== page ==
Godzilla Vs. Kong has kaiju fans buzzing and collectors looking for those keys. While Godzilla may have the advantage in the comic front, King Kong certainly has issues of his own.
When you have been around for 88 years, you tend to have been part of everything, including comics.
After the success of the original King Kong in 1933, the studio began printing comic strips featuring everyone’s favorite giant gorilla. However, these do not count as his first comic book appearances, which would be decades later.
With that in mind, here are five Kong comic book appearances that could gain momentum after the success of the new movie.
Since this is Mad, it goes without saying (but I will say it anyway) that King Kong’s first comic appearance was a satire. As such, it does not necessarily count as his true first. Even so, Mad #6 still marks the first time we see Kong’s likeness in a comic format. Plus, those old Mads are nostalgic – and extremely politically incorrect by today’s standards – collectibles. They are bound to gain value as they age.
In 1956, Adventures into the Unknown would give Kong his proper first appearance in a comic book. This time, it was actually the character, King Kong, and not a Mad parody. In this age of cover collecting, Adventures Into the Unknown #79 would be much more valuable had it featured Kong on the front artwork in all his glory. Be that as it may, this is still a great Golden Age issue that gives you a piece of Kong’s lengthy history.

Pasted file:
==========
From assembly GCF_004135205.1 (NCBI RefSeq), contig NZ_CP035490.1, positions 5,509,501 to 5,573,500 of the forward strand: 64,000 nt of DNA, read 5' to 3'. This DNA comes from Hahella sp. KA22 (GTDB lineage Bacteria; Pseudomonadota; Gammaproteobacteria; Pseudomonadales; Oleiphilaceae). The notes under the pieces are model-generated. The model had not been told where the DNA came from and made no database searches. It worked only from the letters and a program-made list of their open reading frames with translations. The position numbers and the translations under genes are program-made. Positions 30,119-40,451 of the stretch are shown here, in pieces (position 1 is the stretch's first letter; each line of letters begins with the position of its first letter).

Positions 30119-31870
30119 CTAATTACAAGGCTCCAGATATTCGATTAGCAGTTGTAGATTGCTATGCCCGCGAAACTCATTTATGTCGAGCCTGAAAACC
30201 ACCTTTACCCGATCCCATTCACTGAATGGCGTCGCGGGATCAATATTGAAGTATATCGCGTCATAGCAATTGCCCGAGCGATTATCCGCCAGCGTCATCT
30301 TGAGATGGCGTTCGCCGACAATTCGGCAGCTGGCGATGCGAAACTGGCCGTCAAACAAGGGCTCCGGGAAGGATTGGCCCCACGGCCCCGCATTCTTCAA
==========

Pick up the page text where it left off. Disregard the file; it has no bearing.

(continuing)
As best I can tell, this Gold Key classic from 1968 has the distinction of being King Kong’s first cover appearance. It also appears to be the first self-titled Kong comic. What is surprising is that it took until the late ‘60s for this to happen. I wonder how much the giant-monster craze from Godzilla’s United States pop culture invasion influenced the creation of this comic. After all, it was only six years prior that Kong and Godzilla first met on the silver screen.
Here is another diamond in the rough when it comes not only to Kong keys, but also the Godzilla collector.
While the first Kong versus Godzilla fight was featured in 1972’s Monster Madness #2, that comic used still shots from the 1962 movie. It was not until Dark Horse’s Urban Legends #1 in 1993 that the two would square off in true comic book form. Granted, it was only for one page in black and white, but it still is part of the Kong-Godzilla history. To sweeten the deal, it was drawn by the legendary Art Adams.
Three years later, Dark Horse would again etch its name into the Kong-Godzilla battle. In the pages of Negative Burn #30, there is another depiction of the two in an epic throwdown, which was slightly more than what we saw in Urban Legends #1. Considering the number of fantasy movie matchups Dark Horse had printed in the 1990s, it is surprising that the publisher did not commission an entire comic series leading to the monumental confrontation.
After being a pop culture icon for nearly 100 years, Kong Vs. Godzilla will only bring the monster ape to the forefront of a new generation of fans. I expect we will see more comics featuring Kong, and I am sure there will be more movies in the works very soon.